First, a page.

In order to display picture information on a pre-digital television, the data must be modulated, or conditioned, to the format that the television expects. This usually means combining the data with a carrier wave at a standardized frequency.
TV modulators take the audio and video signal from a composite video, RGB, YUV or internal source, and generates a PAL or NTSC broadcast signal that can be fed into a television's aerial/coaxial connector.
Internal RF modulators are commonly found in VCRs, and older video game consoles such as the Atari 2600, NES, or Mega Drive. During the 1980s and early 90s, it was common for video game systems that did not have internal RF modulators to provide external units that connected to the antenna jacks of a television. RF modulators produce a relatively poor picture, as image quality is lost during both the modulation from the source device, and the demodulation in the television, but the aerial connector is standard on all TV sets, even very old ones. Since later television designs include composite, S-Video, and component video jacks, game manufacturers have stopped including modulators. RF modulators are now largely a third-party product, purchased primarily to run newer equipment such as DVD players on old televisions.
RF modulators generally output on channel 3 or 4, although the Atari consoles offer channels 2 & 3. In Europe standard modulators use channel 36 (UHF).
Modulating a TV signal with stereo sound is relatively complex and most low-cost home TV modulators produce a signal with monaural audio. Even some units that have two audio inputs simply combine the left and right audio channels into one mono audio signal.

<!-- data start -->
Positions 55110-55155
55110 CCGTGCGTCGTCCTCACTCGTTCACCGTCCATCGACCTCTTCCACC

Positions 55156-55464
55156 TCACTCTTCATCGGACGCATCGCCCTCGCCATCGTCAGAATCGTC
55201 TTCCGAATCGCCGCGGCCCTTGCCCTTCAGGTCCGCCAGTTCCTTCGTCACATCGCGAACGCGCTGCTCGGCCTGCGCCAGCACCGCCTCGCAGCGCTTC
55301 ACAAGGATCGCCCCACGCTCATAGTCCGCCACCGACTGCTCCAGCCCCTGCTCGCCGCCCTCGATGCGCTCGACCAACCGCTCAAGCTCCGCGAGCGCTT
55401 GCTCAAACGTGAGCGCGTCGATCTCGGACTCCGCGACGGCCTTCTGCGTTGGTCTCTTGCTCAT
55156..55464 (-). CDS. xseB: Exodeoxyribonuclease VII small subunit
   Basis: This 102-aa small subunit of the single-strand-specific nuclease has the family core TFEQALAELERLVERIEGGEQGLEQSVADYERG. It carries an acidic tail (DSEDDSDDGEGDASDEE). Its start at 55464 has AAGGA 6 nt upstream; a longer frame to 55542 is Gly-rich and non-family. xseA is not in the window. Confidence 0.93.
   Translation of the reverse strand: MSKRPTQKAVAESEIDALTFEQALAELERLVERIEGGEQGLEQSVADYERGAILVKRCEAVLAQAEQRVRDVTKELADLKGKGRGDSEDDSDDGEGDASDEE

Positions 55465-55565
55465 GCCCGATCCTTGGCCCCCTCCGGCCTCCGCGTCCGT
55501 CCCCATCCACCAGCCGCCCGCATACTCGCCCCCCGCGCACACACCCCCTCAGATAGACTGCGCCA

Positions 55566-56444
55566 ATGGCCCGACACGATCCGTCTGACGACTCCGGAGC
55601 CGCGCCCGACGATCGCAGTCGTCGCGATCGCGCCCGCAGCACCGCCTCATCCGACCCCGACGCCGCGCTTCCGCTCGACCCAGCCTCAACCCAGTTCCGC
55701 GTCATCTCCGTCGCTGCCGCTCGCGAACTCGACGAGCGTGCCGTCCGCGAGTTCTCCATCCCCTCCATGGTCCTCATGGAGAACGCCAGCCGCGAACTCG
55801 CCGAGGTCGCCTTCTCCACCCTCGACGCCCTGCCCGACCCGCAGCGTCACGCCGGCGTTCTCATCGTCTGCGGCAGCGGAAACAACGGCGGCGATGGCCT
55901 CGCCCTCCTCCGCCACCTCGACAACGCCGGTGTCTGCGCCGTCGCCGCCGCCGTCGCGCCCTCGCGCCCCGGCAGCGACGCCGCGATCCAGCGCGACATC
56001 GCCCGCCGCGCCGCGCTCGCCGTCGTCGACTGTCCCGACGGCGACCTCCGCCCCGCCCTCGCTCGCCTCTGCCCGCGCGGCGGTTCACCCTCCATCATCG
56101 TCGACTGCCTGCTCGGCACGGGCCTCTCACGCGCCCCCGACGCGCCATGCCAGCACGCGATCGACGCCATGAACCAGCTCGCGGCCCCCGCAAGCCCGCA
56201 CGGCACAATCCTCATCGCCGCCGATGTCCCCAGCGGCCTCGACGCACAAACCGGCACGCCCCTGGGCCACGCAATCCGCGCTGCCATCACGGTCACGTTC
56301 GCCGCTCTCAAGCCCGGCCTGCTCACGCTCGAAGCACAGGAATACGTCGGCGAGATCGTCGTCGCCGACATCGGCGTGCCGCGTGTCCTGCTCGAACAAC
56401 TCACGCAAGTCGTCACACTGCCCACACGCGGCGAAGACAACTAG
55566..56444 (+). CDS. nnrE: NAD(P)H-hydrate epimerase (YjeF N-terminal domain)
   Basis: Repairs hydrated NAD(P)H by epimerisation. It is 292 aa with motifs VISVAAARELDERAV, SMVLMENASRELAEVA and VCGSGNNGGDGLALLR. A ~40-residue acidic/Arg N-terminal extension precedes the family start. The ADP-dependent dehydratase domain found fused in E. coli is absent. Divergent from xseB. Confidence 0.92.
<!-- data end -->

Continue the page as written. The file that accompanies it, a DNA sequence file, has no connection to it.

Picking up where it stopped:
Multi-channel RF modulators are commonly used in home audio/video distribution. These devices have multiple audio and video inputs and one RF output. Audio/video outputs from source devices such as a DVD player, VCR, or DSS receiver are connected to the audio/video inputs on the modulator. The modulator is then programmed to broadcast the signals on a certain frequency. That RF broadcast is then received by the connected TV. When the TV is tuned to the programmed channel, the audio/video signal of the source device is accessed. RF modulation can become difficult in a CATV system. High pass, low pass, and notch filters must be used to block certain frequencies, or channels, so that the modulator can broadcast the audio/video signal of the source device on that channel.
Audio RF modulators are used in low-end car audio to add devices like CD changers without requiring dashboard hardware upgrades. For example, a portable CD player's headphone jack is connected to the modulator, which outputs a low-power FM radio signal, which plays through the car radio. Car FM modulators suffer from loss of quality and interference issues.